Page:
- Personal Injury
As summer nears and the weather clears up, motorcyclists will take to the road in numbers, cruising the streets and highways of Colorado. Unfortunately, according to the Motorcycle Safety Foundation, motorcycle deaths have steadily risen 10% per year over the last 20 years, while injuries have also had a steady increase. Although motorcycles account for less than 5% of registered vehicles in the U.S., riders are over 26 times more likely to die in a traffic crash than passenger car occupants, which is a horrifying statistic.
May is Motorcycle Safety Awareness Month, and it’s in this month that we remind ourselves, as automobile drivers, that we have to safely share the road with motorcyclists and be extra alert to help keep them safe. In honor of Motorcycle Safety Awareness Month, here are tips for both drivers and motorcyclists to follow to reduce the chance of death and injury out on the open road.
- Look twice, save a life: With so many vehicles on the road, it can be easy to forget that we share the road with motorcycles. They are much smaller than your average car and can easily wind up in your blind spot, which is why you should always look twice before changing lanes or crossing an intersection.
- Keep your distance: A bad judgment call from you can mean the difference between an accident and staying safe. Keep your distance between your vehicle and a motorcycle in front of you, that way if they brake abruptly, you can improve your chances of avoiding a collision.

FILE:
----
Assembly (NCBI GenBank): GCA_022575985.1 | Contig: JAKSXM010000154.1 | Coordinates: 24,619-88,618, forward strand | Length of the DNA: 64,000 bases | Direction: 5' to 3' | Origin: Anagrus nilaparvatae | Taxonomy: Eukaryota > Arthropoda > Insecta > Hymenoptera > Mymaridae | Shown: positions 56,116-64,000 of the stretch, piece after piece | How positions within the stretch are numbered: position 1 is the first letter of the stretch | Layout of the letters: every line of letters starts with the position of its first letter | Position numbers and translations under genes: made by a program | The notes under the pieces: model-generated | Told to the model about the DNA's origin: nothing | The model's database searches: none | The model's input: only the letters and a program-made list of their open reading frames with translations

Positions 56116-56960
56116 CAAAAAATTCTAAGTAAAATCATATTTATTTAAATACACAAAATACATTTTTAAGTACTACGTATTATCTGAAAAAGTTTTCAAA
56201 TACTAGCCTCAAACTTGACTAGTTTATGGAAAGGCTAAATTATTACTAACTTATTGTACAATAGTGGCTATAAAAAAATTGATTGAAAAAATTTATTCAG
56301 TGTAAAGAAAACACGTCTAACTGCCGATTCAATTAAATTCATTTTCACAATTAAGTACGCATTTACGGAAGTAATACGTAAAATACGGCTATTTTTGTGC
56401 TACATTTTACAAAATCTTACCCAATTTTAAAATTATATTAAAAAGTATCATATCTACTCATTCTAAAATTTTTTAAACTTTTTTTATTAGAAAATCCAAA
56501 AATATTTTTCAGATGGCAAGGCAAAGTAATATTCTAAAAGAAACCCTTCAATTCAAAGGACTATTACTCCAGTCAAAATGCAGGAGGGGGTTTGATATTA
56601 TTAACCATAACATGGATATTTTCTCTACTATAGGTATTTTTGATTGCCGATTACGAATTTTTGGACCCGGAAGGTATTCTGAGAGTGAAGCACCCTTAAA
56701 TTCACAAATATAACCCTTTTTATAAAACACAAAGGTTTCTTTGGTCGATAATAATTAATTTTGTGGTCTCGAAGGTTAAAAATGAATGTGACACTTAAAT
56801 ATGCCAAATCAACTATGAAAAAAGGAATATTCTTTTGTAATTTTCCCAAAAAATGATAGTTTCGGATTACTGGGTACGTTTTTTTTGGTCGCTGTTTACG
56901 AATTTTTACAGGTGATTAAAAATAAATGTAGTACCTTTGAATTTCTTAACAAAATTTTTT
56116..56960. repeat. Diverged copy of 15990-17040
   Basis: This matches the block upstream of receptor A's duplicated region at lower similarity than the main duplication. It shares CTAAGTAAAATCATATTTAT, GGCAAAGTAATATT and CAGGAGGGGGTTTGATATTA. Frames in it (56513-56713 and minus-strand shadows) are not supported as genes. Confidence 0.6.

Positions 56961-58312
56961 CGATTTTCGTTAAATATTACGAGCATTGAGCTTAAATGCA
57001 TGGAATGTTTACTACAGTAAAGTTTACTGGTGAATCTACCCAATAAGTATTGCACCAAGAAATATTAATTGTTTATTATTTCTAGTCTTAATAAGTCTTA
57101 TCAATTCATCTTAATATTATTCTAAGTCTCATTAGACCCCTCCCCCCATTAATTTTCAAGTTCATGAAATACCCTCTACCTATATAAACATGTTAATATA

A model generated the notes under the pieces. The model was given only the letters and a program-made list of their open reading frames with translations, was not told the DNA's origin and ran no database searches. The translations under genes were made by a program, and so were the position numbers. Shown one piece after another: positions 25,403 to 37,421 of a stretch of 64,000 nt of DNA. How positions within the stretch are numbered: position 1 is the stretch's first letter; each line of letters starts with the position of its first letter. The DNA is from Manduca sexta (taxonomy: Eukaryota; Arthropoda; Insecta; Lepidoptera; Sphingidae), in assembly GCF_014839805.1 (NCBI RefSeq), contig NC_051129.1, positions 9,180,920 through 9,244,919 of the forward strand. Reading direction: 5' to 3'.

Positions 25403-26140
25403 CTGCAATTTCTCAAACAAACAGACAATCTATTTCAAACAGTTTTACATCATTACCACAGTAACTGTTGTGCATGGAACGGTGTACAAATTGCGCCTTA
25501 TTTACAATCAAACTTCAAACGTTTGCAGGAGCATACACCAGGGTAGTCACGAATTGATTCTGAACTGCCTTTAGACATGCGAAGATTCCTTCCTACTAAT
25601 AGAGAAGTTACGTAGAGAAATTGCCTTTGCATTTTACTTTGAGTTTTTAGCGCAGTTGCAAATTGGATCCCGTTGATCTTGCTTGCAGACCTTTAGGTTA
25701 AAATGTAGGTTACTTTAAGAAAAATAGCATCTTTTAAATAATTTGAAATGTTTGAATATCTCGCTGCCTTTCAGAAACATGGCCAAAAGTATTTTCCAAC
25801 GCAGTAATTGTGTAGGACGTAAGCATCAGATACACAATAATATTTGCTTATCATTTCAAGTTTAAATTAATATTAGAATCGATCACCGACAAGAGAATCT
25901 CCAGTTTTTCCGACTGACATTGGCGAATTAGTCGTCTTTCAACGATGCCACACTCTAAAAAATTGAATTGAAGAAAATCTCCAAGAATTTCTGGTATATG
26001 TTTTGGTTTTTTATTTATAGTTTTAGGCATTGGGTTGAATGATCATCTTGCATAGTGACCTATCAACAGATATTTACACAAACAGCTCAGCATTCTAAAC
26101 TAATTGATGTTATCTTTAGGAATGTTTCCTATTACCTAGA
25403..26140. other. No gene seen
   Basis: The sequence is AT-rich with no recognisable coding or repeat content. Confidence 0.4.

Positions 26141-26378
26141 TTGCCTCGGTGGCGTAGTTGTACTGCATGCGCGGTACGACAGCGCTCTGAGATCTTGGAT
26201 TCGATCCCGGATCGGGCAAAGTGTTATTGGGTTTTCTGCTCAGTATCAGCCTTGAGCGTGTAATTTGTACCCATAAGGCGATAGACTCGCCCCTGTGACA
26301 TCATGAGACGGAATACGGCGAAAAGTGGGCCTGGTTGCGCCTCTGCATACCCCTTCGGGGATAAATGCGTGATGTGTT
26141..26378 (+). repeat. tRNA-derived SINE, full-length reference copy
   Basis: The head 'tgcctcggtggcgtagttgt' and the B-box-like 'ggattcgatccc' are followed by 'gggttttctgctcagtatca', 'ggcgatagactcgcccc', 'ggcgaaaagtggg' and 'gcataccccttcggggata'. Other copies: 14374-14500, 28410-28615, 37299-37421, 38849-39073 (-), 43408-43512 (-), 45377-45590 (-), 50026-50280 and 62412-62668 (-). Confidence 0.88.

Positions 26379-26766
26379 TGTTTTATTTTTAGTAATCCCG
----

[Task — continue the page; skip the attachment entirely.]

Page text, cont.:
- Pay attention to the road: The minor road conditions that don’t affect you can pose a danger to a motorcyclist. If there are potholes, wet surfaces, or railroad crossing, make sure to take note if there is a motorcycle around you so you can avoid running them over if they crash.
- Wear a helmet. You don’t have as much protection as a car passenger. Motorcycle helmets improve survival chances by nearly 30%.
- Make yourself seen. Wear bright, reflective clothing and always have your lights on.
- Use your turn signals. You can’t expect a driver to know where you’re going, which is why you should always use your indicators.
- Avoid blind spots. Learn where the blind spots are and avoid them. You never know when a car driver might change lanes without looking back.
- Don’t take drugs or drink alcohol. Impairment affects your driving skills and not only puts you in danger, but also everyone else on the road.
Motorcycle safety is a two-way road. Both drivers and riders must always be open to learning more about how to stay safe. If you’ve been involved in a motorcycle accident, please contact our Longmont personal injury attorneys at Jorgensen, Brownell & Pepin, P.C. today.